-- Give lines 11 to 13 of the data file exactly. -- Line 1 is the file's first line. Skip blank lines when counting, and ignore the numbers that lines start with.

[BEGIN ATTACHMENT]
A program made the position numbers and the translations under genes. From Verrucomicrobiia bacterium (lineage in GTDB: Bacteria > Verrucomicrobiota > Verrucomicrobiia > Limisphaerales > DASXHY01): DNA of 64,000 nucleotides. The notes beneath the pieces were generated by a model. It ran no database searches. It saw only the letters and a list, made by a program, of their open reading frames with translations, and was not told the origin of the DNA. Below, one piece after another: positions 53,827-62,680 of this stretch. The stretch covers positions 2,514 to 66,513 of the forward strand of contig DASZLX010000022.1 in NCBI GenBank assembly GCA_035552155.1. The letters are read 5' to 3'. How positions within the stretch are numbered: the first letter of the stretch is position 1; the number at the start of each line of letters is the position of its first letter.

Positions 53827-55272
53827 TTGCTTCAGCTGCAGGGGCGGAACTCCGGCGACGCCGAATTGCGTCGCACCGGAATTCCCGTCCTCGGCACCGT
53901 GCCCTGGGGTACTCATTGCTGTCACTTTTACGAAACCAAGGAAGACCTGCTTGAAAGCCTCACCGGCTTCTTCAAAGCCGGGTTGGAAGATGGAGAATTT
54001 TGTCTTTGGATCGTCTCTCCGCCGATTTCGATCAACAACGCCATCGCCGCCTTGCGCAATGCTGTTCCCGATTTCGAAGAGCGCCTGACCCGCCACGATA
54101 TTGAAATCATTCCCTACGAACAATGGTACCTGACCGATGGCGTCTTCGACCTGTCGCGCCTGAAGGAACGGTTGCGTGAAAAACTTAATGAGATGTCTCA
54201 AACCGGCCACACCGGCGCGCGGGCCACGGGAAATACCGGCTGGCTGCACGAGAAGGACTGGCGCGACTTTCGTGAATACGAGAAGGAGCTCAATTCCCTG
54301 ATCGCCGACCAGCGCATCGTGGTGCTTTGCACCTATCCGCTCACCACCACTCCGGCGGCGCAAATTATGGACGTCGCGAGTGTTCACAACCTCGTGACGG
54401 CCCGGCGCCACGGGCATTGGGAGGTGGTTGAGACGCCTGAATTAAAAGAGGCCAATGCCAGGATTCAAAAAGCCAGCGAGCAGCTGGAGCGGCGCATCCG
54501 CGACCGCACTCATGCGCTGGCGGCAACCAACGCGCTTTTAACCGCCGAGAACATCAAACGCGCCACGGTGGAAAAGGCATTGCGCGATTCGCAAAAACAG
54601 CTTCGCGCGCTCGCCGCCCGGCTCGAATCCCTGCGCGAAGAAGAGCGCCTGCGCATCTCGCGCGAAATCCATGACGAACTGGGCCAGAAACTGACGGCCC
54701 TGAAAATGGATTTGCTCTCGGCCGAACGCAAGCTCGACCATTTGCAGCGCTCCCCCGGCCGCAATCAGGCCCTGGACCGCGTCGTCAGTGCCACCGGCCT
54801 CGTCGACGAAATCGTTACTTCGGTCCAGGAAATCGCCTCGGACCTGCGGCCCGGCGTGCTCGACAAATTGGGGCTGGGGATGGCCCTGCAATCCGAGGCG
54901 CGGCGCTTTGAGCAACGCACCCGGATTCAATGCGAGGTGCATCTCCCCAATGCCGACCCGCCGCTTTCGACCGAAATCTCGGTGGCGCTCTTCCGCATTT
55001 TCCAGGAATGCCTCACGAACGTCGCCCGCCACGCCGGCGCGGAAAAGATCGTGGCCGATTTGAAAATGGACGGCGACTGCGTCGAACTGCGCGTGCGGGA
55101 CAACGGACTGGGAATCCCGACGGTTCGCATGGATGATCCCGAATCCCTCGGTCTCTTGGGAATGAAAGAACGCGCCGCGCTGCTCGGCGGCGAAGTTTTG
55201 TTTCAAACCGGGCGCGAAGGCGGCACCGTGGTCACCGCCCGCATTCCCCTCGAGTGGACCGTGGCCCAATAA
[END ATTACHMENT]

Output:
54601 CTTCGCGCGCTCGCCGCCCGGCTCGAATCCCTGCGCGAAGAAGAGCGCCTGCGCATCTCGCGCGAAATCCATGACGAACTGGGCCAGAAACTGACGGCCC
54701 TGAAAATGGATTTGCTCTCGGCCGAACGCAAGCTCGACCATTTGCAGCGCTCCCCCGGCCGCAATCAGGCCCTGGACCGCGTCGTCAGTGCCACCGGCCT
54801 CGTCGACGAAATCGTTACTTCGGTCCAGGAAATCGCCTCGGACCTGCGGCCCGGCGTGCTCGACAAATTGGGGCTGGGGATGGCCCTGCAATCCGAGGCG